Ahh... the eternal silence. Which brings me back to my airplane theme that you've seen recently, together with the girls in dresses and the quotes from choreographers (above).

I've been taking a lot of risks lately (those of you who know me may say, 'but you always take risks' - true, but these are perhaps more directed, more *calculated* risks than usual). Risks of the heart and the deep deep soul. Taking plane rides and grand leaps of faith. Some have worked. Some not so well.

But a novel is being written (there are dancers in it - I feel eerily in sync with the zeitgeist and all the Black Swan buzz) and a venture is being formed. And if I don't hold back - well, actually, the *if* of that is almost irrelevant as I've reached a point where I don't feel I *can* hold back anymore... a sensation that makes me feel as if I've backed myself onto the right gang plank (diving board?)... a place of such overwhelming surrender because there simply is no choice.

In effect, to appropriately end with another Balanchine quote:

"I don't want people who want to dance, I want people who have to dance."
— George Balanchine

And if you have to dance, dancing then, is what you must do; the very abandon of your existence is fulfilled through the act of dance itself.

Photo is by the similarly-minded Rodney Smith, who (if you read his blog) rarely loves exactly how his photos turn out, but the process, the elements that make up the vocation of photography, is his reward.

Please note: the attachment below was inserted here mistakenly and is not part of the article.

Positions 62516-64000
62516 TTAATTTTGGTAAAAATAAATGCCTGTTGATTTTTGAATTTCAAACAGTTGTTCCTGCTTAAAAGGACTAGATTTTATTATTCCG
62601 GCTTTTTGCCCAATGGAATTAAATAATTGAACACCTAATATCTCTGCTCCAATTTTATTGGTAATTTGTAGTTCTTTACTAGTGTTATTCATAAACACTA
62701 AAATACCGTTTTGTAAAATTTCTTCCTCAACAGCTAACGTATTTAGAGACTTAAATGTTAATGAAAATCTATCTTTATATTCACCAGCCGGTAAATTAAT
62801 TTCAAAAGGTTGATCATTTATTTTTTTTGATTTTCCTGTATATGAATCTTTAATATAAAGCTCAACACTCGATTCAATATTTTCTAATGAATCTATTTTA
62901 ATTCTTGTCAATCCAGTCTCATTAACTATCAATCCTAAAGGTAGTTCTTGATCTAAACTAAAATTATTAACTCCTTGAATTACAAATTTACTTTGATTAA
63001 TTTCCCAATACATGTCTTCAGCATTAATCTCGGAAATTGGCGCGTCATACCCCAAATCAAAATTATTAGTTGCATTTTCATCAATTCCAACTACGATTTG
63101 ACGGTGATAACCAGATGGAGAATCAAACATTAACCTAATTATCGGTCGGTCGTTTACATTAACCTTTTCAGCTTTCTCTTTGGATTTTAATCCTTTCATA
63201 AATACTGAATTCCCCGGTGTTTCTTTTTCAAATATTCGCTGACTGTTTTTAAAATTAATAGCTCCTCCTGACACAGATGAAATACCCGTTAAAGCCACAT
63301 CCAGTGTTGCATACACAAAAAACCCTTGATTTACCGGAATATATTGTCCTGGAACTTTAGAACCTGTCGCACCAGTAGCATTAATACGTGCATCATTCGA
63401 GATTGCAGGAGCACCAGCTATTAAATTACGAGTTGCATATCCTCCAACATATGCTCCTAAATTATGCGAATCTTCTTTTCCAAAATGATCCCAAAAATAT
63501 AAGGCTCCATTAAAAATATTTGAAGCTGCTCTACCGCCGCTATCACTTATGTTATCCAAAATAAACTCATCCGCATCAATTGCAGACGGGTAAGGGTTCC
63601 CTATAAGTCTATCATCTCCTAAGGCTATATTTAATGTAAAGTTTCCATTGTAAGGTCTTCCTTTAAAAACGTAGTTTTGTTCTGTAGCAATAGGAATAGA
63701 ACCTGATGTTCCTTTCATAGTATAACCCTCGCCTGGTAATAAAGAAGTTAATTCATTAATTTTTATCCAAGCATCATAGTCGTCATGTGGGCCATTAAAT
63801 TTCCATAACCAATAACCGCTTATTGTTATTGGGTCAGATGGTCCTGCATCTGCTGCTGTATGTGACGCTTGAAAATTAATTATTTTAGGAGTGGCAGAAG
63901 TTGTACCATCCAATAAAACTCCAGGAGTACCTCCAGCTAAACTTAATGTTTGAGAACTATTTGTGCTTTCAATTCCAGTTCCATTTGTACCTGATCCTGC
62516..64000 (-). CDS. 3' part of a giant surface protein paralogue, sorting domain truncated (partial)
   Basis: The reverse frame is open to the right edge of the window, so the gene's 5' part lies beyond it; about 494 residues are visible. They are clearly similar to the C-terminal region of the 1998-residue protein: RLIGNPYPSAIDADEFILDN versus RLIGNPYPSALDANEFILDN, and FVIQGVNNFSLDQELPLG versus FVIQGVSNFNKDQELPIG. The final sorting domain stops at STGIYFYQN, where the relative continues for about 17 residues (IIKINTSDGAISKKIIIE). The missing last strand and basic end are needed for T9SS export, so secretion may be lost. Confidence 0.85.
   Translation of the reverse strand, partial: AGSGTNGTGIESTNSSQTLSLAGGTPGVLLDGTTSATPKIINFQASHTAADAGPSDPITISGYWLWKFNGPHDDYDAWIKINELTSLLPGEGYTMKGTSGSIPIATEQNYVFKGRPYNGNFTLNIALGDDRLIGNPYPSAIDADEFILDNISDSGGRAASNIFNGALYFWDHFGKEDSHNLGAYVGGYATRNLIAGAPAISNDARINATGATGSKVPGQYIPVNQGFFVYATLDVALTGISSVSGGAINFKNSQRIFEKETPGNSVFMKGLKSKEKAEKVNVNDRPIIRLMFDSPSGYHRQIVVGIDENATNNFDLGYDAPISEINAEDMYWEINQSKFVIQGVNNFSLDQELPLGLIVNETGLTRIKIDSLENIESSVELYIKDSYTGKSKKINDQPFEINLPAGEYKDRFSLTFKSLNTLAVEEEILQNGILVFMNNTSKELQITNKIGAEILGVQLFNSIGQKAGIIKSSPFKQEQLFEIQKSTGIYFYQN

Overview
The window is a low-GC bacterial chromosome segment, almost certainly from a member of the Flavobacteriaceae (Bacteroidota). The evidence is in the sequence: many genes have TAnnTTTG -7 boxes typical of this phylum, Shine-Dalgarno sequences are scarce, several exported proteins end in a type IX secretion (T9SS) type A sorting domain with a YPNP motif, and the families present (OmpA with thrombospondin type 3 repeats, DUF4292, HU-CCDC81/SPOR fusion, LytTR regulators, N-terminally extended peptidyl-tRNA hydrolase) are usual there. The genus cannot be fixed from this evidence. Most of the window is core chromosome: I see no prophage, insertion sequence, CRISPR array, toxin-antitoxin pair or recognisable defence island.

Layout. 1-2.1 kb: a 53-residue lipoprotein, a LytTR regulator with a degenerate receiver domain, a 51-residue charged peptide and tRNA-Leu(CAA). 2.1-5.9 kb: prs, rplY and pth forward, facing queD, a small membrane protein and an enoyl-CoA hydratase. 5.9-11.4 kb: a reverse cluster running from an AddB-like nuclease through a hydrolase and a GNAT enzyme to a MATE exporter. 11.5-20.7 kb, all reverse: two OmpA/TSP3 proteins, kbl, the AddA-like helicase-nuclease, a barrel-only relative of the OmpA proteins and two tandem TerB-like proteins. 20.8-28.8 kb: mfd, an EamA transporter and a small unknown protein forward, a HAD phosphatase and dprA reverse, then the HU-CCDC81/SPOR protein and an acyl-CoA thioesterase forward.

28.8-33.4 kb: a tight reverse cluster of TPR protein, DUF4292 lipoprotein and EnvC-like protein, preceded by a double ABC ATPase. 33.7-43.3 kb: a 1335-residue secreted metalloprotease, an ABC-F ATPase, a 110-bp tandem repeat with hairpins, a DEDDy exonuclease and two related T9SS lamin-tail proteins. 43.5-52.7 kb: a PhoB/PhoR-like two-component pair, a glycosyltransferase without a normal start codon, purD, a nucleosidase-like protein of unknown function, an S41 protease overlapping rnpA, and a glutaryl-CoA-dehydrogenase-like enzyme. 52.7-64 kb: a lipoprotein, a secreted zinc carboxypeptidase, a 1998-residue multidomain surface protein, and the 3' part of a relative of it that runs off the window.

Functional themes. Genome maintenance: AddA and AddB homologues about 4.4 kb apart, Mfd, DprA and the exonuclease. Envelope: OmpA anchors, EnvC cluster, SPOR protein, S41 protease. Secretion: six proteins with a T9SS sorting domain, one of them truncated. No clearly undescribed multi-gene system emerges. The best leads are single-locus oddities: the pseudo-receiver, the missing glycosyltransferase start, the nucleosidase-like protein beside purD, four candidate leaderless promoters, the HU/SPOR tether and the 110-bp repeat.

cutting bait

"I imagine the feelings of two people meeting again after many years. In the past they spent some time together, and therefore they think they are linked by the same experience, the same recollections.

The same recollections? That's where the misunderstanding starts: they don't have the same recollections; each of them retains two or three small scenes from the past, but each has his own; their recollections are not similar; they don't intersect; and even in terms of quantity they are not comparable: one person remembers the other more than he is remembered; first because memory capacity varies among individuals (an explanation that each of them would at least find acceptable), but also (and this is more painful to admit) because they don't hold the same importance for each other.

When Irena saw Josef at the airport, she remembered every detail of their long-ago adventure; Josef remembered nothing. From the very first moment their encounter was based on an unjust and revolting inequality."
— Milan Kundera

I find it quite hard to leave people behind, even when I know I ought. Yes, more than places or work, people prove my foil. Don't they have a way of weaseling in and making it nearly impossible to completely abandon them? Even when it would probably all be for the best? At least, that's what I find...

This photo, entitled Nancy is by the fantastic Alex Prager. It's pretty clear to me that whatever impending circumstance awaits this red head, she needs an extra dose of courage. Whether she is running from or arriving at her fate, there seems to be an ominous fog and longing in the air of the sort we'd all rather avoid altogether if we could.

On a related, but wholly separate note, if you missed Prager's stylized short film Despair (somehow I did!) starring Bryce Dallas Howard - do waltz on over to Nowness for a viewing. It's totally worth the few minutes - ha - for me, watching it conjured up the the equally technicolour work (albeit, written) of Nick Hornby's A Long Way Down.